What is the Coloring Rendering Index?
Color is crucial to your decorating scheme and the way you want your home to look and feel. But if you’re not using the right lights, your colors will look drab and muddy. Look for lighting that gives you true, natural color to make sure everything looks bright and feels right.
The Color Rendering Index (CRI) is a term used by designers and scientists to measure the way certain lights reveal colors. The CRI uses an index from 1 to 100. The higher the number, the truer the color looks under that light.
Importance of CRI
The right colors can have a profound effect on the way your home looks and the way it makes you feel.
When designing your home, you choose your carpets, artwork, and furnishings with care. Using lighting that makes your colors look muddy or untrue will destroy your best-laid plans and make everything look “off.”
Science has shown that certain colors can affect your mood. If you’re not getting true colors from your lights, you’re not setting the tone you want.
Warmth and Color
Another factor you need to take into account is how cool or warm your lighting is. Light temperatures are rated according to the Kelvin or K scale. The perfect lighting solution for anything involving color will have a slightly warm color temperature and a high CRI number.
Here are some typical lighting sources and their Kelvin scale numbers:
- Candlelight has a K of 2000.
- Soft white lighting has a K of 2000 to 3000.
- Bright, cool lights have a K of 3000 to 4500.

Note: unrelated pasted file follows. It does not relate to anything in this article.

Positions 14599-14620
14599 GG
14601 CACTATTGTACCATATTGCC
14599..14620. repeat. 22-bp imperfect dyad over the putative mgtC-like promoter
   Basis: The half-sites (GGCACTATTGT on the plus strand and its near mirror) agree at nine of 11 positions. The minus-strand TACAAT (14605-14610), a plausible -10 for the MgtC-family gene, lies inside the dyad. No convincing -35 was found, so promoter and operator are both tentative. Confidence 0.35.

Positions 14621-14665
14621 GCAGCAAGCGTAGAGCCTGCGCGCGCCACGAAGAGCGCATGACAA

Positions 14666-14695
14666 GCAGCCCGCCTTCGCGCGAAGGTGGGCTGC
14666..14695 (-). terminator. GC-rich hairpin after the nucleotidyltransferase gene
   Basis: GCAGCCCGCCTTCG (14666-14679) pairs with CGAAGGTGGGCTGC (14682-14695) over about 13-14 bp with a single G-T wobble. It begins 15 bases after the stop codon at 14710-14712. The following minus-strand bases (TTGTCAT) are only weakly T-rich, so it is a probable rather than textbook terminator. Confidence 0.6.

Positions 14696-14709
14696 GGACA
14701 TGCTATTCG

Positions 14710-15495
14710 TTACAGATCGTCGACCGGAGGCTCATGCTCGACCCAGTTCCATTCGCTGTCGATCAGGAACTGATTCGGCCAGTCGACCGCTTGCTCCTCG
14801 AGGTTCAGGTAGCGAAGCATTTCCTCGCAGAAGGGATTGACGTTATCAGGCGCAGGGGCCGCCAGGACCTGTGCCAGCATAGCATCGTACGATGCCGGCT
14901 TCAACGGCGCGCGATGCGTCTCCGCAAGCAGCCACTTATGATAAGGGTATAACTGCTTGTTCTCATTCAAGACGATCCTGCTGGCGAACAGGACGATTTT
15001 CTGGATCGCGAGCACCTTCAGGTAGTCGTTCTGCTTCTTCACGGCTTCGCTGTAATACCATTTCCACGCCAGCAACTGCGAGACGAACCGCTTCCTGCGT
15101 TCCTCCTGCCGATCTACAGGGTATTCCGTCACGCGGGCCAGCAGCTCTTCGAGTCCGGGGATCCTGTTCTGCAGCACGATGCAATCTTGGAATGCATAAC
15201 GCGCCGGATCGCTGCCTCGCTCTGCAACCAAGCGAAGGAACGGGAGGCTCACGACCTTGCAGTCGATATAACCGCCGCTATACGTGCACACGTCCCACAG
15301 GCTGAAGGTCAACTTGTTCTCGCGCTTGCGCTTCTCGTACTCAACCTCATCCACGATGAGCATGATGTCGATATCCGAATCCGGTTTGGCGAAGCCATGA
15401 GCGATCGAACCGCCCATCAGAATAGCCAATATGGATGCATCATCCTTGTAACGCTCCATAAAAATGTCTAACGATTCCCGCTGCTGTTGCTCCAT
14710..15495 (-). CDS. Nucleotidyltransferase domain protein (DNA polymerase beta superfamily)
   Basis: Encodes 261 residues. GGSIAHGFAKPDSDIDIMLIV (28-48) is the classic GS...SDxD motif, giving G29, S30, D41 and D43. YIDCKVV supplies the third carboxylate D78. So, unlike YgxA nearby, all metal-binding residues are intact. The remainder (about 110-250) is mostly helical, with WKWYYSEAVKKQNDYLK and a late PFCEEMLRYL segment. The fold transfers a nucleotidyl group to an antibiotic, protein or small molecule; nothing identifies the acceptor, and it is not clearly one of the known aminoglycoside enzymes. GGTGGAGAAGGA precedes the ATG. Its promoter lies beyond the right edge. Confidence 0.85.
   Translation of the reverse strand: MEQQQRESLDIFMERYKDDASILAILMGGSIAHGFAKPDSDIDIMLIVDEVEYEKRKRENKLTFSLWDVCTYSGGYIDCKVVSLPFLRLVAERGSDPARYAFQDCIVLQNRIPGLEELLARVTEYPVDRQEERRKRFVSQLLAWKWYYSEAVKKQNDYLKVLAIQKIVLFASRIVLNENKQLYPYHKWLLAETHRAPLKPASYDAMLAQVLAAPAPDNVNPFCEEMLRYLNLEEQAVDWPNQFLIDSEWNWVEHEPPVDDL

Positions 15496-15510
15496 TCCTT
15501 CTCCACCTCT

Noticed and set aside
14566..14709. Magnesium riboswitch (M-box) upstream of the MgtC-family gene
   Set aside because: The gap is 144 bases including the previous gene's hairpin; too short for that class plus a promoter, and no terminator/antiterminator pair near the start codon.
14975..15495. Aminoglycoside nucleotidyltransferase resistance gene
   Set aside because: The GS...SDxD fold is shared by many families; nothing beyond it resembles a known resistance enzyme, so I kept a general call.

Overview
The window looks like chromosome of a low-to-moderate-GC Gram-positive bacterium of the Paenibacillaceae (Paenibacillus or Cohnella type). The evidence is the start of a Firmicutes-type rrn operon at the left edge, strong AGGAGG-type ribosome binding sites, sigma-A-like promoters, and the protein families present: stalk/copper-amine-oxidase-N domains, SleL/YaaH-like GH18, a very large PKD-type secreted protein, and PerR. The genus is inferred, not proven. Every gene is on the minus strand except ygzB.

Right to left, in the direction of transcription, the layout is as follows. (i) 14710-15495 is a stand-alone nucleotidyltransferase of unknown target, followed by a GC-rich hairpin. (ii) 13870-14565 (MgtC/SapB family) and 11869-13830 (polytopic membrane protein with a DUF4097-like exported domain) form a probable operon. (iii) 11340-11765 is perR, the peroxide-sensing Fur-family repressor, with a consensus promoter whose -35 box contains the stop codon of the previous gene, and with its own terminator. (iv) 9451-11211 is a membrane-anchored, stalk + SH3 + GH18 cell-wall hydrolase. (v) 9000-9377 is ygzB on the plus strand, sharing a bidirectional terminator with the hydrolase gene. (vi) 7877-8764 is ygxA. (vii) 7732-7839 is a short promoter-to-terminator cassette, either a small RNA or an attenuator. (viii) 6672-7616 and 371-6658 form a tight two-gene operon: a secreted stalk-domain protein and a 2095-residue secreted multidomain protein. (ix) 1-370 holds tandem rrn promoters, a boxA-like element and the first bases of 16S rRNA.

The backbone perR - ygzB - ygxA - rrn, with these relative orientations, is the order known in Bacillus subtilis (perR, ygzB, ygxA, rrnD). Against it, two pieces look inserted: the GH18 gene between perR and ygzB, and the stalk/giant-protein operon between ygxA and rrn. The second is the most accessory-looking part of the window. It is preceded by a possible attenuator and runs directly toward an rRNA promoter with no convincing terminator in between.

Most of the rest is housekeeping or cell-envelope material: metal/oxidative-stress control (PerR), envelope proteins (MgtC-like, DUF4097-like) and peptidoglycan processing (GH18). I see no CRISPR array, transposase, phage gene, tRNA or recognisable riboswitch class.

- Natural sunlight has a K of 4800.
- 6000 K or more gives stark, white light that’s good for tasks that require high illumination.
Lighting Choices and CRI
1. Choosing a CRI Index? Check the number for the results you can expect.
- 90-100: a True color that is sharp, clear and vivid.
- 60-85: Good color, similar to that seen in natural daylight.
- 55-60: A CRI of 55 gives a warm cast while a CRI of 60 gives a cooler cast to your colors.
- 50 and below: Poor color rendering, colors will be drab and muddy.
2. How do typical light bulbs rank on the CRI?
Fluorescent. Although inexpensive and practical, fluorescents have a low CRI of only 40. That explains why fluorescent lights tend to “wash out” some colors while making others look stark. Fluorescent lights should never be used to illuminate artwork, fashion, paint samples or other items that require bright, true resolution.
High-pressure sodium. You’ll only get a CRI of 25 with these lamps, which are mostly used for outdoor lighting, especially in commercial applications such as parking lots. The problem with low CRI in outdoor lights is that they don’t produce clear images on security-camera videos. For those, higher-CRI LEDs are preferable.
Incandescent. Pure, white light with a CRI of 100 makes these a good choice for showing the true colors of many items. They are not ideal for lighting artwork, however, because they give off high levels of heat that could damage fabrics and paint. If you do use them, consider placing them at some distance from your artwork or using a special heat-reducing filter on them.
Compact fluorescent or CFL. These bulbs have a CRI of 80 and a slightly warm color tone. They are a good, energy-efficient choice for most home lighting where you want to show off your artwork and other colored items.
LED. Most LED bulbs have a CRI of 80 or higher. LEDs also tend to have a slightly cool tone. Durable, energy-efficient LEDs deliver excellent color resolution. They’re also a good choice for precious, fragile antiques and artwork because the bulbs don’t emit heat.
Making the Choice
When it’s time to set up your lighting, think about what your priorities are in each room. A complete lighting scheme will balance practical needs with your desire to create a warm, welcoming space.
You can always count on SESCOS to provide expert guidance and installation. We sell, install and service a wide variety of lighting systems and have a huge selection of LED lights that will give you the long-lasting, true-rendering illumination that will make your home look its best.